The latest ginspriation from Germany comes from one of the most prestigious historic German wineries.
You know gin has become a serious business when one of the historically leading wine producing nations in the world is starting to make headlines for its strongly growing craft gin scene, with gins coming out of Germany that rival the best in the world.
My love for gin is certainly no big secret around here. And neither is my love for visiting wine regions.
Now consider my excitement when given the opportunity to combine both.
Last weekend, I’ve been off to one of the most exiting German wine regions, the Rheingau, and it was as much bliss as I could have imagined.
Located just 40 minutes outside of Frankfurt, the area never fails to wow with its breathtakingly beautiful scenery, great food and lots of wine tasting at some of the country’s oldest wineries.
And these days, you can add another exciting experience to that list: gin tasting!
Have I to say any more, or are you already packing your bags?
Background: Schloss Johannisberg
Most visitors new to the Rheingau will be keen to explore the area’s centuries-old monasteries and castles that form the cradle of German winemaking.
One of the oldest was built by Benedictine monks on top of Bischofsberg (Bishop’s Mountain) more than 900 years ago. The location was chosen not for the beautiful views over the Rhine River but because the place was seen as ideal to grow vines. Around 30 years after building the monastery, the monks also added a basilica in honour of John the Baptist. Which eventually led to the hill be known as Johannisberg (John’s Mountain) in response.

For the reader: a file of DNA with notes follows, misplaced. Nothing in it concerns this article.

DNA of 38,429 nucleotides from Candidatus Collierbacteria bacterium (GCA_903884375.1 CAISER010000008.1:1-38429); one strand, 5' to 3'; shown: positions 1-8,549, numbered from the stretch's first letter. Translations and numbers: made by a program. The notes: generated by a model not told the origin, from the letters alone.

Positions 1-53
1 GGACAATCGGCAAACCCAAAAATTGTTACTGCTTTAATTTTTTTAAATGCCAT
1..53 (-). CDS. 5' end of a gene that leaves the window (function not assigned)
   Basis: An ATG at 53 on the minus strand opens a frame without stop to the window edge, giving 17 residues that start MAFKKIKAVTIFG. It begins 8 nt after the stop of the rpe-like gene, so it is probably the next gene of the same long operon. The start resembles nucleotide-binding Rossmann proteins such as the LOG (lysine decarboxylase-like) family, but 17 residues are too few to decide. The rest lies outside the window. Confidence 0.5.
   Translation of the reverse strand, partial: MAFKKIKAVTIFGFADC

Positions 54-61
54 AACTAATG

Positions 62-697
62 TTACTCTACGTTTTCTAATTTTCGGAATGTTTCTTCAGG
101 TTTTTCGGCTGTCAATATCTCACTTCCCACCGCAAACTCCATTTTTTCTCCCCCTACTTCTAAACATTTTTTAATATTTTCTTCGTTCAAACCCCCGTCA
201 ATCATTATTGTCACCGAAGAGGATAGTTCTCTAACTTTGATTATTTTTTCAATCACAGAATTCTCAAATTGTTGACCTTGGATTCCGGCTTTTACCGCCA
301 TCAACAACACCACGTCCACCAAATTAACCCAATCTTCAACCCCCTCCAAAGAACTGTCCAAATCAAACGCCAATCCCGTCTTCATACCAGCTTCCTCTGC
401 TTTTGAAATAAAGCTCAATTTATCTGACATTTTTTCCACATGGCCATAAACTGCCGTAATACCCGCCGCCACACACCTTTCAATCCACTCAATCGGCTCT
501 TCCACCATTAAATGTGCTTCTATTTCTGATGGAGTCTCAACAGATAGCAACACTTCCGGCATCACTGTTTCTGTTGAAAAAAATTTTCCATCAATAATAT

The castle sitting on top of the hill today was built only later, in 1715 after the historic buildings were destroyed in the years before.
Today, Schloss Johannisberg is dubbed to be the first wine estate in the world to make Riesling wine. Indeed, since 1720 its vineyards are exclusively planted to Riesling grapes, while grapes were already grown on Johannisberg since around 817.
This is also the place where late harvest wine was discovered – by mistake, as the currier who was delivering the permit to start harvest arrived late at the winery. Which gave the world the excellent wines made from grapes picked usually one to two months after their peak ripeness, which gives the wine higher residual sugar and higher alcohol content.
Fast forward and Riesling behemoth Schloss Johannisberg now is among those German wineries also embracing the growing German craft gin scene.
Tasting Notes: Schloss Gin
There is no doubt, a gin made at one of the most renowned and oldest German wineries could not miss a touch of history. Thus it’s made using a recipe developed by Benedictine priest Odo Staab, who in 1789 became cellar master of the Princely Abby of Fulda, responsible for winemaking at Schloss Johannisburg.
Quite fittingly called Schloss Gin (Castle Gin) this small batch London Dry Gin combines aromas of juniper with floral notes of lavender, lemongrass, and sun-ripened bitter orange peel that comes directly from the garden of Schloss Johannisberg.
Following it’s launch in 2018, the gin has quickly ripped several awards, including ‘best gin in Germany’ by one of the most renowned national gourmet magazines ‘Der Feinschmecker’ in 2019.
Ravenous gin aficionados might like this one pour or ice. Personally, I would always prefer a gin and tonic.